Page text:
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Foodie Pseudery (43)

The transcendence of onions – a discussion between Ruth Reichl and Michael Pollan:

R: In your new book, Cooked, you said, “There’s nothing ceremonial about chopping vegetables on a kitchen counter.” I have to tell you, I so don’t agree with you. For me, chopping onions, putting them in butter, the smells coming up, that’s all totally sensual, totally seductive. And truly ceremonial, in the best way. I built a kitchen so that people can stand around and watch me cook.

P: To me onions are the metaphor for kitchen drudgery. Cutting them is hard to do well and they fight you the whole way. But I worked at this for a long time, learned everything I could about onions—why they make us cry, how to prevent it, why they’re such a huge part of cuisine worldwide, and what they contribute to a dish. I finally learned this important spiritual truth, which is bigger than onions: “When chopping onions, just chop onions.” When I finally got into the zen of cutting onions, I passed over to another place. Part of the resistance to kitchen work like chopping is a macho thing. Men like the big public deal of the grill, the ceremonies involving animals and fire, where women gravitate toward the plants and pots inside.

R: Chopping is like a meditation.

P: A zen practice, I agree. I learned that from my cooking teacher Samin Nosrat, who is a serious student of yoga. She talked to me about patience, presence and practice. She thought they applied equally well to cooking and yoga. And they do.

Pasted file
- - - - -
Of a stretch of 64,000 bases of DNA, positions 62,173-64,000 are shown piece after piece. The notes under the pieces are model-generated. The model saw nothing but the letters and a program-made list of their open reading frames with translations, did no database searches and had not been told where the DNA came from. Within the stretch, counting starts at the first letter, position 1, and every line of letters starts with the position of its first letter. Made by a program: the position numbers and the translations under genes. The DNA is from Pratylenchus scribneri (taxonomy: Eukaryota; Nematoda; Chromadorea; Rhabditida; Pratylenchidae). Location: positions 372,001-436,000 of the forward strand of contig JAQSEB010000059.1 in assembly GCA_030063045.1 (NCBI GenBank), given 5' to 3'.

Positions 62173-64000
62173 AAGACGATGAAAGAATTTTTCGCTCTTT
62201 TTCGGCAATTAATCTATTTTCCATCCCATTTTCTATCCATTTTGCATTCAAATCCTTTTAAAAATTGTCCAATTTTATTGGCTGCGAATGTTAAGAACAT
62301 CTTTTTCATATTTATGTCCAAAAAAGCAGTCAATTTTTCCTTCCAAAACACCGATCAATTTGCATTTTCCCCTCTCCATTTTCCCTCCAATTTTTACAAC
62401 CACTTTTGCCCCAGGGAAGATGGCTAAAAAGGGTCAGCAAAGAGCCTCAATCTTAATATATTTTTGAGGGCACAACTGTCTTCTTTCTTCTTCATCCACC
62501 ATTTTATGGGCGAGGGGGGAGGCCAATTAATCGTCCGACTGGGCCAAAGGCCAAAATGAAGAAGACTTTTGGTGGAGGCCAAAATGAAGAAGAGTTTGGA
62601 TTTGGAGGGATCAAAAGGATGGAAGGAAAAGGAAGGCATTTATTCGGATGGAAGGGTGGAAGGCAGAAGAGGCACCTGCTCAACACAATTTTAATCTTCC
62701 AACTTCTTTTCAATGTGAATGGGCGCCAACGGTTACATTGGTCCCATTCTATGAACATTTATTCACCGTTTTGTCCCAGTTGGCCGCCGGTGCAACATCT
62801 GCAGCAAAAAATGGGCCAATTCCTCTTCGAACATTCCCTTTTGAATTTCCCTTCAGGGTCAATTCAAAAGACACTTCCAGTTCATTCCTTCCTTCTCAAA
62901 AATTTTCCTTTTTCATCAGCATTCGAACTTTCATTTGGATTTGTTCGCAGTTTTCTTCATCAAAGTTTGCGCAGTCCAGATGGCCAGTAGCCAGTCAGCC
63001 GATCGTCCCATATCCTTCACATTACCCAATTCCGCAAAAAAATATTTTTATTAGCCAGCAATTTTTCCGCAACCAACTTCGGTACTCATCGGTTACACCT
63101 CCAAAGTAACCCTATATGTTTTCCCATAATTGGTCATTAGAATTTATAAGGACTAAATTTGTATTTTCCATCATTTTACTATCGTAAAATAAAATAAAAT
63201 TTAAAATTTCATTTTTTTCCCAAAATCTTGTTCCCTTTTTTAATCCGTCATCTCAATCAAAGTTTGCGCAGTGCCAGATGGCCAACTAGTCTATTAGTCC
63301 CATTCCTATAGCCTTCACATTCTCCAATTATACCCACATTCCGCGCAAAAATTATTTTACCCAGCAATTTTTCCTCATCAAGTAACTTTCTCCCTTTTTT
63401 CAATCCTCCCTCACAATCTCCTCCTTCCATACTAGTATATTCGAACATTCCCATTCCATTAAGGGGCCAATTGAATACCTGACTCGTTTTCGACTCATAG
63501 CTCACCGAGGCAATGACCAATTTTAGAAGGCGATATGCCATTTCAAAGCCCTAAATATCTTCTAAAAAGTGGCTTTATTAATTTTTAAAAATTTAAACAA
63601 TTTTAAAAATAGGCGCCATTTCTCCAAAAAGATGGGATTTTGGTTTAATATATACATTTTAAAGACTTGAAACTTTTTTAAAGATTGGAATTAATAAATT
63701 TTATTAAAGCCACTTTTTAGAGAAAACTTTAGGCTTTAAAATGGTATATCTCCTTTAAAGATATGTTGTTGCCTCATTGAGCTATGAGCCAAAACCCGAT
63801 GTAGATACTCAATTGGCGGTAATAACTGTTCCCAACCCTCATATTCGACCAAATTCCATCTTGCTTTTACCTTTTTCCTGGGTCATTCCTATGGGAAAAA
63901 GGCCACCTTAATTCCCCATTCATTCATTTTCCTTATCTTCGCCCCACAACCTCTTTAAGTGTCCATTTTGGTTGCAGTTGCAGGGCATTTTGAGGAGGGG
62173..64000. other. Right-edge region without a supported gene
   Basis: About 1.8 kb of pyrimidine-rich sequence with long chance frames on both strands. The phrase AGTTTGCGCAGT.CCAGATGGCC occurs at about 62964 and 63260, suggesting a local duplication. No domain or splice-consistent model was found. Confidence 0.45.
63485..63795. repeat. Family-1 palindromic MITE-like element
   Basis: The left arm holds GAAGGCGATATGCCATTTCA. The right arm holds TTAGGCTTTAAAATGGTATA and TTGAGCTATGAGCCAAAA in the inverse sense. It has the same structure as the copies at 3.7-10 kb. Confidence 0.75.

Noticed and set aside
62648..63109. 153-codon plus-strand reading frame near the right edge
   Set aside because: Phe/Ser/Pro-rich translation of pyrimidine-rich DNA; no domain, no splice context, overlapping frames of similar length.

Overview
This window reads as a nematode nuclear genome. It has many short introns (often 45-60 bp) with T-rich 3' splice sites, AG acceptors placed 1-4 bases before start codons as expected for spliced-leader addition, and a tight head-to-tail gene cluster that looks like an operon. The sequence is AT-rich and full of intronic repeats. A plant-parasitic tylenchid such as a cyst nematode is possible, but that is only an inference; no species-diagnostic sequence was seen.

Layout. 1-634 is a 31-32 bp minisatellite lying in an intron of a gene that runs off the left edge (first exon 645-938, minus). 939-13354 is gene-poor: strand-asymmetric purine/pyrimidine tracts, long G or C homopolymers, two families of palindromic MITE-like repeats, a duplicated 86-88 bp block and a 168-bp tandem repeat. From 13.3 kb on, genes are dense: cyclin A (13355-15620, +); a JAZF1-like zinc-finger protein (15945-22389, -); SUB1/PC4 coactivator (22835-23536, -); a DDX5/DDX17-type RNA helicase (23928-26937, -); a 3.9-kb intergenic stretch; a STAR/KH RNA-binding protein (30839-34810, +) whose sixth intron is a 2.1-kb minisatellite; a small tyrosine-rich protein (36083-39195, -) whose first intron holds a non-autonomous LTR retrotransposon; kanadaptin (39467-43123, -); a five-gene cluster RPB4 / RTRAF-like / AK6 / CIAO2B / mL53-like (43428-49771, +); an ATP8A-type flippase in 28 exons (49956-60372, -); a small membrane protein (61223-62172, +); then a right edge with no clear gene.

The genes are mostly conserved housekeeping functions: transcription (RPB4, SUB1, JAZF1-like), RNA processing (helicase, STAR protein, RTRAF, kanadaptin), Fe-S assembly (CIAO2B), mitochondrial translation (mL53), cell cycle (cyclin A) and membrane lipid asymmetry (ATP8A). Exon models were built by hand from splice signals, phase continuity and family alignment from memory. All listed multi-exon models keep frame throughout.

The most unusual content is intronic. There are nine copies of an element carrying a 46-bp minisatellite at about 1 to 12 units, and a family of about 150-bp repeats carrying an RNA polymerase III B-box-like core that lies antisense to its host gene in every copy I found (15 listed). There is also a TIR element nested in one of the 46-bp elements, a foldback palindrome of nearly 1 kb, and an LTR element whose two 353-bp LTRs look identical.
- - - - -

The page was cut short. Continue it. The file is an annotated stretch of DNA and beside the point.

13 Comments Post a comment
  1. hoghtonborn #

    Michael Pollan should be careful who he gets interviewed by. His take on onion chopping in the book avoids the psuedery

    June 7, 2013
    • Yes. Hmmm…

      I wonder if this is a little unfair, then. It’s the line ‘I built a kitchen so that people can stand around and watch me cook’ which amuses me.

      June 7, 2013
    • I don’t think that’s true. . . this transcending-the-onions and moving into meditation is almost word-for-word from the book. It’s like a set piece: he has described the Zen of onions in more or less the same way for several other articles and interviews.

      Disclosure: I had to read the book (and a bunch of related material for my food mag), and I loathed it. And it is chock full of pseudery, not to mention pseudo-research–he makes rather dishonest use of his sources.

      June 7, 2013
      • Well then – next week’s post is going to be a review.

        This week’s will be on cannibalism. As you do.

        June 7, 2013
  2. highlatitudes #

    ‘I built a kitchen so that people can stand around and watch me cook’ is amusingly self-important, I think. Then again, we were just musing the other other day on what fun it is to cook together in a big kitchen, and having a contact-lens wearing person (me) around to chop the onions, which, when frying, elicits all kinds of homesick memories.

    June 7, 2013
  3. hoghtonborn #

    Perhaps I’m too overawed by Pollan. I think Cooked is a great book

    June 7, 2013
    • And I’m probably being a bit unfair. (I ascribe this to the Reichl Effect.) I must write something about Cooked – still thinking about it.

      June 7, 2013
  4. For me, Reichl’s awful “I built a kitchen so that people can stand around and watch me cook” is trumped by Pollan’s pronouncement: “Men like the big public deal of the grill, the ceremonies involving animals and fire, where women gravitate toward the plants and pots inside.”

    There’s nothing like calling on our fabled cave-dwelling ancestors to reinforce bullshit gendered narratives.

    June 7, 2013
    • Yes indeed. The one thing, though, that I have wondered is to what extent Pollan is being fully serious here.

      June 8, 2013
      • Fair point! The tone is lost when I rely on text… and I’m primed to hate on his gender references.

        June 9, 2013
        • Ha! Yes – me too, actually. That’s such a good piece, that.

          June 9, 2013

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